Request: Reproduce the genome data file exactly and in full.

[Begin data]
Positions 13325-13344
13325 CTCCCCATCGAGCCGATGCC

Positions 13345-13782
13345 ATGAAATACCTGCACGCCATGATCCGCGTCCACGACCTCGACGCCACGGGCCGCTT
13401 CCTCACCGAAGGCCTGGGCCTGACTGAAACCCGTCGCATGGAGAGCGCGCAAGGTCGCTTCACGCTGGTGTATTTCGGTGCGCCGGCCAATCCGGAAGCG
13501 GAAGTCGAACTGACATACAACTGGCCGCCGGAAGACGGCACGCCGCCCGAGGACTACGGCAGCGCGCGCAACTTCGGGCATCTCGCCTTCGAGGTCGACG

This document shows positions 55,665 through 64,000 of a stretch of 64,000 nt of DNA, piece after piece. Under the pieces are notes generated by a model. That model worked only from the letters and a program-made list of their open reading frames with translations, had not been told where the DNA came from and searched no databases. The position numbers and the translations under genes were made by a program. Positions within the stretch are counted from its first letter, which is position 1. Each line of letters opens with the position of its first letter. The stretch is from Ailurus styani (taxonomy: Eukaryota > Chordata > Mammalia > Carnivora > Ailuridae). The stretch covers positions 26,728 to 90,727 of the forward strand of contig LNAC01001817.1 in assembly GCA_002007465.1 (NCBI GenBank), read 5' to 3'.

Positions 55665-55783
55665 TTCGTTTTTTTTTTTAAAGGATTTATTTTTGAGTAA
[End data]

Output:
Positions 13325-13344
13325 CTCCCCATCGAGCCGATGCC

Positions 13345-13782
13345 ATGAAATACCTGCACGCCATGATCCGCGTCCACGACCTCGACGCCACGGGCCGCTT
13401 CCTCACCGAAGGCCTGGGCCTGACTGAAACCCGTCGCATGGAGAGCGCGCAAGGTCGCTTCACGCTGGTGTATTTCGGTGCGCCGGCCAATCCGGAAGCG
13501 GAAGTCGAACTGACATACAACTGGCCGCCGGAAGACGGCACGCCGCCCGAGGACTACGGCAGCGCGCGCAACTTCGGGCATCTCGCCTTCGAGGTCGACG

This document shows positions 55,665 through 64,000 of a stretch of 64,000 nt of DNA, piece after piece. Under the pieces are notes generated by a model. That model worked only from the letters and a program-made list of their open reading frames with translations, had not been told where the DNA came from and searched no databases. The position numbers and the translations under genes were made by a program. Positions within the stretch are counted from its first letter, which is position 1. Each line of letters opens with the position of its first letter. The stretch is from Ailurus styani (taxonomy: Eukaryota > Chordata > Mammalia > Carnivora > Ailuridae). The stretch covers positions 26,728 to 90,727 of the forward strand of contig LNAC01001817.1 in assembly GCA_002007465.1 (NCBI GenBank), read 5' to 3'.

Positions 55665-55783
55665 TTCGTTTTTTTTTTTAAAGGATTTATTTTTGAGTAA